From Pee Wee’s Big Adventure to Dark Shadows, artist/writer/director/producer Tim Burton has been one of the people I most admire. His twisted, macabre, goth-Victorian imagination has always inspired me to explore the shadowed side of our culture’s sugar-coated fairy tales and clearly see through the thin coat of crackled paint that loosely veils the wall between the fictional Norman Rockwell lives we portray and the real lives we secretly live. I’ve learned that many people don’t share my obsession with Burton and all things “burton-esque.” Words like morbid, twisted, gloomy and spooky have all been used to describe Burton’s projects. And, while all of these words may be appropriate adjectives to use when describing a Burton film or piece of artwork they only define half of the message Burton tries to communicate. If you pay attention to the message of his movies, Burton takes soft-core horror, dark-humor and personal isolationism to define the sorrow associated with an empty and/or broken heart. He creates characters that seem unlovable, forces you to see within them the vulnerability experienced by all of us at some point in our lives, feel their inner-pain and silently celebrate their acknowledgement of love at the end. The darkness that surrounds his characters is the key to help you appreciate the sweetness of the situation.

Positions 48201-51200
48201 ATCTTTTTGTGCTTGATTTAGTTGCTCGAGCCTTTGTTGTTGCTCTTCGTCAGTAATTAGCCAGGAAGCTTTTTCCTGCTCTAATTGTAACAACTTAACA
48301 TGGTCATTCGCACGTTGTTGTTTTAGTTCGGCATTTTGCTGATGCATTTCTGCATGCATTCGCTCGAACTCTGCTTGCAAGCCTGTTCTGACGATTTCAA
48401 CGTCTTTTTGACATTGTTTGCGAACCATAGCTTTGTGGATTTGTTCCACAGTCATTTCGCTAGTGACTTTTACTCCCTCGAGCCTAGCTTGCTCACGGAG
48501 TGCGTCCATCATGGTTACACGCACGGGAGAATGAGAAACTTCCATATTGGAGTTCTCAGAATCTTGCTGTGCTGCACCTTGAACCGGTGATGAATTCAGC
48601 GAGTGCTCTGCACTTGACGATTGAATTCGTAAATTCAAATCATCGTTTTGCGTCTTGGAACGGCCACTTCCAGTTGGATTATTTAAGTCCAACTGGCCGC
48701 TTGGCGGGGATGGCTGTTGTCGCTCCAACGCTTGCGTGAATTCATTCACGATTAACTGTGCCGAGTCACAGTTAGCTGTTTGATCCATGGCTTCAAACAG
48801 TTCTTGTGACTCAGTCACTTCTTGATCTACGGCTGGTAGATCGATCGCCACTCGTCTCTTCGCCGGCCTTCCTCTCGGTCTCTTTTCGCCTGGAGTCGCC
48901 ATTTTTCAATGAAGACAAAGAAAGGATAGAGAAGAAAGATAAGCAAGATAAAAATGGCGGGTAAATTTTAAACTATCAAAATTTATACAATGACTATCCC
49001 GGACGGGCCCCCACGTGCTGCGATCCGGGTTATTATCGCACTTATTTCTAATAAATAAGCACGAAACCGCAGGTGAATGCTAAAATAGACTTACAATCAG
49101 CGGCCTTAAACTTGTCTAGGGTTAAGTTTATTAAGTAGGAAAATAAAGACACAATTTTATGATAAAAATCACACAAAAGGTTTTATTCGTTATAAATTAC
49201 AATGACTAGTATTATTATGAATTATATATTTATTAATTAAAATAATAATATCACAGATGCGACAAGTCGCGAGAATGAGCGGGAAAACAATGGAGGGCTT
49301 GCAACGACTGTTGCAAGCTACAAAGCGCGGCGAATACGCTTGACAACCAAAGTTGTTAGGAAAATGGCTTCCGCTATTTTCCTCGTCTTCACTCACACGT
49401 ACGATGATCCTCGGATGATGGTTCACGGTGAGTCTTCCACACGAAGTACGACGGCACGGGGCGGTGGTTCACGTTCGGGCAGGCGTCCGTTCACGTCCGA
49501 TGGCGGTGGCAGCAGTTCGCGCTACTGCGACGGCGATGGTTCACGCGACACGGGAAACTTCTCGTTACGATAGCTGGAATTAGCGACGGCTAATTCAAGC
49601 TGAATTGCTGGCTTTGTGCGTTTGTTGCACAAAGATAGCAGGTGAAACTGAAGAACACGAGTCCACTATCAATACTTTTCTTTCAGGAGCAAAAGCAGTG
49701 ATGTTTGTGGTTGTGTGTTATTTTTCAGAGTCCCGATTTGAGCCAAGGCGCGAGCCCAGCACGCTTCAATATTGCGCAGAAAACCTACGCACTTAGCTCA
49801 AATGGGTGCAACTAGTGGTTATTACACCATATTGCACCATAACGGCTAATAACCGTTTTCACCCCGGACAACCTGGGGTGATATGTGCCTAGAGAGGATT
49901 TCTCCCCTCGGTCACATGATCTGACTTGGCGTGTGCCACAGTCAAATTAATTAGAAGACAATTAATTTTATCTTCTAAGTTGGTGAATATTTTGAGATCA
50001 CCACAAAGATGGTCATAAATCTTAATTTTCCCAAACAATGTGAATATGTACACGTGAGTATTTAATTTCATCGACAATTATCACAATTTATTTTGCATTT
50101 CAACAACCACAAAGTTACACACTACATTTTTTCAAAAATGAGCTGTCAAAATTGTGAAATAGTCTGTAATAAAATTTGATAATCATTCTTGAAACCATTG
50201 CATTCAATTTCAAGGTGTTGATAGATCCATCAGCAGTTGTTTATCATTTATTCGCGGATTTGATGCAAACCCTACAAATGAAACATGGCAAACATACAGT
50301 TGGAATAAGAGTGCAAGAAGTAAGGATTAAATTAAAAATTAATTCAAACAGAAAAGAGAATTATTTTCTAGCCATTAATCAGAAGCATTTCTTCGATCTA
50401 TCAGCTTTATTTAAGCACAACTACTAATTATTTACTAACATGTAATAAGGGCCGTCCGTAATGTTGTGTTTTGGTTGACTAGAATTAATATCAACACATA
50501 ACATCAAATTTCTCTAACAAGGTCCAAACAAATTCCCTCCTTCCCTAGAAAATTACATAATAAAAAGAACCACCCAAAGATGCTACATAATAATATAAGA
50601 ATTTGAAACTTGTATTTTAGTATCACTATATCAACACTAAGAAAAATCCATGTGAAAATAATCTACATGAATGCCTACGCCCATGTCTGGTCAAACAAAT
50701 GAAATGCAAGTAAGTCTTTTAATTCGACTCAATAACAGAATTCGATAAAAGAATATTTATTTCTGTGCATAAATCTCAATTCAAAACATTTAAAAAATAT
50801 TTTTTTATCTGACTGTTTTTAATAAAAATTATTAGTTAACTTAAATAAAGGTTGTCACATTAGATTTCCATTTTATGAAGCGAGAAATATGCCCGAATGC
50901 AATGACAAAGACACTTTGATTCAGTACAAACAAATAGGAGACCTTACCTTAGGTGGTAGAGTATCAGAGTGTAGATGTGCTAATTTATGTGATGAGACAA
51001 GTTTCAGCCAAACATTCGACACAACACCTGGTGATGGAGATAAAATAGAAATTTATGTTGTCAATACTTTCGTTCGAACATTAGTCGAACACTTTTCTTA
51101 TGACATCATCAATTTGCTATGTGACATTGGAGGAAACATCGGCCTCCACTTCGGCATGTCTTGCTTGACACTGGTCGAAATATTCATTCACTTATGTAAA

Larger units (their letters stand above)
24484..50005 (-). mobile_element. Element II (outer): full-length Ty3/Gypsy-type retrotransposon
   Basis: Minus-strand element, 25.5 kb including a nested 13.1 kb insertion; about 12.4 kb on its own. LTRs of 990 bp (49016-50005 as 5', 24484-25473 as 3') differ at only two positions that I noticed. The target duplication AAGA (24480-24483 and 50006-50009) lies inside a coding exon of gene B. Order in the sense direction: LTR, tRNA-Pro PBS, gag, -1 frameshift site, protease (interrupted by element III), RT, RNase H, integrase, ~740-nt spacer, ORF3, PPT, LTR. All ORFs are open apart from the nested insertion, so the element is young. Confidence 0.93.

How can you not appreciate the love for little lost Lidia by the deceased Maitlands in “Beetlejuice” or Edward’s innocent willingness to protect and love Kim in “Edward Scissorhands”? Even Barnabus Collins, a blood-thirsty vampire in “Dark Shadows” was willing to sacrifice his life for Victoria/Josette and Victor’s ability to see through the decomposition of death in order to love the “Corpse Bride” is powerful enough to produce tears. The darkness of the films simply represents loneliness, which makes the birth of love out of the situation all the more powerful and emotionally moving. If you’re a Tim Burton fan then you can understand my love and obsession of Burton’s extremely creative and powerful ability to tell heart-warming stories against a cold, empty background. Luckily for us all, ABC Family is showing great Burton classics like “Edward Scissorhands” and “Beetlejuice” all weekend. Although the weekend is quickly coming to a close, there is still time to see ‘Alice in Wonderland’, “Charlie and the Chocolate Factory” and as we get closer to Halloween (the most wonderful holiday of the year) I’m sure we’ll have even more chances to catch both of these movies in HD as well as three of his best movies to date – “Sleepy Hollow”, “Sweeny Todd” and “Nightmare Before Christmas.” Lastly, if anyone calls you morbid for admiring Burton and his masterpieces, then take it as a compliment and remember that even sweetness can live inside a dark shell.